|We've started harvesting the very|
first ripe cherry tomatoes! They'll
probably be ready for the shares
in about two weeks.
|We'll have this year's first green|
beans in the shares this week!
What to Expect in This Week's Share
- Choice of blueberries or snap beans
- Choice of beets, cabbage, or summer squash
- Choice of frisee, basil, or cucumbers
- Choice of 2 onions or 2 garlic (or you can mix and match!)
- Choice of bok choy, chard, or kale
- Choice of carrots or potatoes
- Choice of salad mix or head lettuce
Veggie Spotlight: Basil
Every summer we look forward to the strong flavor of our fresh basil. Lately we have been cooking a lot with it, and we have a couple new kinds this year as well. Basil originated in India where its cultivation began around 5,000 years ago. It was also referenced in ancient Egyptian writings about 1000 years later. Basil was well known in most of Europe for centuries but it did not arrive in Britain until the 16th century. After its appearance in Britain it came to the colonies in North America in short time. Basil’s place in human history is one that is steeped in folklore and religious traditions. It has played a role in many Christian, Jewish, and Hindu ceremonies and traditions over its several thousand year history. It has even been associated with the devil, and one of the most famous pieces of folklore was the belief in Europe around the 1500s that smelling basil would produce scorpions in the brain, a belief which was upheld by many physicians of the time. Incidentally, in Africa around the same era, they believed it would ward away scorpions. I guess we will let you folks try smelling it this week and see who’s right!
|Basil growing in our field.|
Basil has been used heavily in traditional medicine, and was also used in a lot of burial ceremonies of many different people groups over its several thousand year history. Today we know that it does have great antiviral and antimicrobial properties. Because it has antimicrobial properties, it can make fresh foods (like salads) safer to eat. This is more usually important in some of the really hot areas of the world, where there is usually more bacteria in the water and less desirable sanitation practices.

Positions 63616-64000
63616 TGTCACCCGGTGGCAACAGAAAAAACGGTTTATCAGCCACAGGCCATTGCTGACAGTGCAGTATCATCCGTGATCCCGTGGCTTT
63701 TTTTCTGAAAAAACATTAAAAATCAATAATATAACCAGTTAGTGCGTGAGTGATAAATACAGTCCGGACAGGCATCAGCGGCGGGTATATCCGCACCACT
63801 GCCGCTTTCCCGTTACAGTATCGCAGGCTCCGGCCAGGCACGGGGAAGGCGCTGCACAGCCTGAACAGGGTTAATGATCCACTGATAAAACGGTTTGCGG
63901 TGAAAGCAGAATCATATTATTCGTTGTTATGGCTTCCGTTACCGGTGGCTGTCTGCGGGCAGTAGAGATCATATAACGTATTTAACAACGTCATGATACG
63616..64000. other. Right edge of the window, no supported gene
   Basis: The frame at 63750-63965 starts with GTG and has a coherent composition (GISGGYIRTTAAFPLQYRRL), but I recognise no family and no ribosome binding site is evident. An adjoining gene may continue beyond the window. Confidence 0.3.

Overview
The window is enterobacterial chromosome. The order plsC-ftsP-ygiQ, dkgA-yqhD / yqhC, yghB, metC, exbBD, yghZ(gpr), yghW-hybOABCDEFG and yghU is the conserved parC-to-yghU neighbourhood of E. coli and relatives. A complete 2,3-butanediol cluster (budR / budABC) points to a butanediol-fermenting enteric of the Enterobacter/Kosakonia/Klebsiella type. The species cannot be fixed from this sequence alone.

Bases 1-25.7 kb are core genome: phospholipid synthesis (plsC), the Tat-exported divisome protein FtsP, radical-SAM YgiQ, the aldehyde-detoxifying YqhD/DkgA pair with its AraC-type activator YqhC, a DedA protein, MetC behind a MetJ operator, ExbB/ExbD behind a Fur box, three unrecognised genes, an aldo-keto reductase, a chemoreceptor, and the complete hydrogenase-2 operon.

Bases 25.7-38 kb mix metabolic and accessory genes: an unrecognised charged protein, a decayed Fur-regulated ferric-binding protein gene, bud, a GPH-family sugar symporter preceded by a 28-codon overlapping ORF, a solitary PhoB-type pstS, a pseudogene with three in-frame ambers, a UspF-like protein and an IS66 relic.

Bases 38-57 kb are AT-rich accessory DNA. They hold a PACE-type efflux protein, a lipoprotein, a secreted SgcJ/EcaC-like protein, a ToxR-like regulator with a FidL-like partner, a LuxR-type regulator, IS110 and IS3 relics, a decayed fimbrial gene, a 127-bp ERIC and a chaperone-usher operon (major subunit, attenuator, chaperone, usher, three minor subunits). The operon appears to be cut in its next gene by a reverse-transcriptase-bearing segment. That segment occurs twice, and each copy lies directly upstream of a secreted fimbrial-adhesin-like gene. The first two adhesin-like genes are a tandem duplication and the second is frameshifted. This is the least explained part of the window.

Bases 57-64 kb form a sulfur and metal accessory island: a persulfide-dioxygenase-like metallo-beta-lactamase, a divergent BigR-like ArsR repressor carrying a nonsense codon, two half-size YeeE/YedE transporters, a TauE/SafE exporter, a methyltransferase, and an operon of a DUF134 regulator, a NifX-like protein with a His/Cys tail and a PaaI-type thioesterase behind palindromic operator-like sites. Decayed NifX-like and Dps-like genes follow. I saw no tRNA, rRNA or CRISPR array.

When it comes to our farm, in our fields we grow basil several ways. Early in the season, we start the seeds in the greenhouse, and then put these transplants out in our coldframes and field to get a jump on the season. In June/ July we often seed directly into the field with our 5-row seeder after germination temperatures are more ideal. As the plants grow, we harvest the sprigs off the plants and cut off the flowering heads to keep the plants producing new sprigs.
At home we have loved putting our basil in fresh salads, stuffed in grilled chicken, in pasta sauces, in curry dishes, on grilled fish (we use the lemon basil for fish dishes), and on omelets. This year we have 3 different types: Thai basil, Lemon basil (an heirloom variety), and Genovese basil, which is the type you commonly see at the grocery store. We will have some of each type at the drop-offs this week, and the Lemon and Thai basils will be labeled if you want to try them. We really love basil and are excited for this limited time of year that it is available. Enjoy!
|This pesto looks as lovely as it|
For as much of a basil enthusiast as I am, it is kind of shameful to admit that I have never made pesto. Fred has made it, and I love it on everything from pasta to sandwiches to chicken, but I have not actually made it myself. But with this easy recipe, I think this will be the week that I add pesto making to my list of stuff I know how to do.
|Pesto Chicken Tart|